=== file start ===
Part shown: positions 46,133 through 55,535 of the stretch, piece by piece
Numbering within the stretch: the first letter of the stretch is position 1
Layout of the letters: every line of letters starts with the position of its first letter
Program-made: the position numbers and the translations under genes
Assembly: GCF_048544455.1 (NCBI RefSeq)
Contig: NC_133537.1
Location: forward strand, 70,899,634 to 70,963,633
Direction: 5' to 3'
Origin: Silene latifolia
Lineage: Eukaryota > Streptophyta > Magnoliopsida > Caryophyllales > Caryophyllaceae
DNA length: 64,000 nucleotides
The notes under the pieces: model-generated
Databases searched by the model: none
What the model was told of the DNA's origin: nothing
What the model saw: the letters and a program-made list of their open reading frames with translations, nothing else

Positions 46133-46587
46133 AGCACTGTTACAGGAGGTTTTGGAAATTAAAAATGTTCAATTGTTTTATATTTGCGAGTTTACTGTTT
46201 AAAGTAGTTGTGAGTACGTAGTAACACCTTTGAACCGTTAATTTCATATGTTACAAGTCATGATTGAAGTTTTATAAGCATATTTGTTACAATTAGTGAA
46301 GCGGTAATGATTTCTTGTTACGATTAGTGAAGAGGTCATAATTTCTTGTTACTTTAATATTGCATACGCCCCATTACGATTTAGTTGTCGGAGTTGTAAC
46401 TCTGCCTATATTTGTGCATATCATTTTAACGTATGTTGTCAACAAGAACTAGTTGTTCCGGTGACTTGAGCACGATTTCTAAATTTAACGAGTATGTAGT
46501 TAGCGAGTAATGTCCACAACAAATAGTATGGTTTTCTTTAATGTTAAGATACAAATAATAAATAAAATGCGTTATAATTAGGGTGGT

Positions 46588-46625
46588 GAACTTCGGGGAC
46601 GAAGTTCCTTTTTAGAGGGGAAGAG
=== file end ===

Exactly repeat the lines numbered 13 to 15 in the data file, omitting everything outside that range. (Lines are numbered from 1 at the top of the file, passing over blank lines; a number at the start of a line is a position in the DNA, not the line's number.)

Databases searched by the model: none
What the model was told of the DNA's origin: nothing
What the model saw: the letters and a program-made list of their open reading frames with translations, nothing else